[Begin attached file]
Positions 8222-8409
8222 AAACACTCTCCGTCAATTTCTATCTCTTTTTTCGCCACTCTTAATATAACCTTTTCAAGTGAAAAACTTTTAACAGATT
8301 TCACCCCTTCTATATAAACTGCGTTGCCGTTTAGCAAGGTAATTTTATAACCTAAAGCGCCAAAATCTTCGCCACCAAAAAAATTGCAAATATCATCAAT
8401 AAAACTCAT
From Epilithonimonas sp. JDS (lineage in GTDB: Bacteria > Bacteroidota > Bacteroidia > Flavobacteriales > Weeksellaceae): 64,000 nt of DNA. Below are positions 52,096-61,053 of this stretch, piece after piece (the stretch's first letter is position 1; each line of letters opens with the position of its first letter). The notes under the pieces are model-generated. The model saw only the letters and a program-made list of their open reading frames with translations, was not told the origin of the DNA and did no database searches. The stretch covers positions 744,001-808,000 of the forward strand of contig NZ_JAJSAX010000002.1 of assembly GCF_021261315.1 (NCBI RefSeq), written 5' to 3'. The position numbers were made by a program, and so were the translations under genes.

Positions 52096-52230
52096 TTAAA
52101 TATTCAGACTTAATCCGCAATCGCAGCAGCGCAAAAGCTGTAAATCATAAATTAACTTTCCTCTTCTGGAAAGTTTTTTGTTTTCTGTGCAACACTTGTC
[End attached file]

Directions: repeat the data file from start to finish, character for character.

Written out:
Positions 8222-8409
8222 AAACACTCTCCGTCAATTTCTATCTCTTTTTTCGCCACTCTTAATATAACCTTTTCAAGTGAAAAACTTTTAACAGATT
8301 TCACCCCTTCTATATAAACTGCGTTGCCGTTTAGCAAGGTAATTTTATAACCTAAAGCGCCAAAATCTTCGCCACCAAAAAAATTGCAAATATCATCAAT
8401 AAAACTCAT
From Epilithonimonas sp. JDS (lineage in GTDB: Bacteria > Bacteroidota > Bacteroidia > Flavobacteriales > Weeksellaceae): 64,000 nt of DNA. Below are positions 52,096-61,053 of this stretch, piece after piece (the stretch's first letter is position 1; each line of letters opens with the position of its first letter). The notes under the pieces are model-generated. The model saw only the letters and a program-made list of their open reading frames with translations, was not told the origin of the DNA and did no database searches. The stretch covers positions 744,001-808,000 of the forward strand of contig NZ_JAJSAX010000002.1 of assembly GCF_021261315.1 (NCBI RefSeq), written 5' to 3'. The position numbers were made by a program, and so were the translations under genes.

Positions 52096-52230
52096 TTAAA
52101 TATTCAGACTTAATCCGCAATCGCAGCAGCGCAAAAGCTGTAAATCATAAATTAACTTTCCTCTTCTGGAAAGTTTTTTGTTTTCTGTGCAACACTTGTC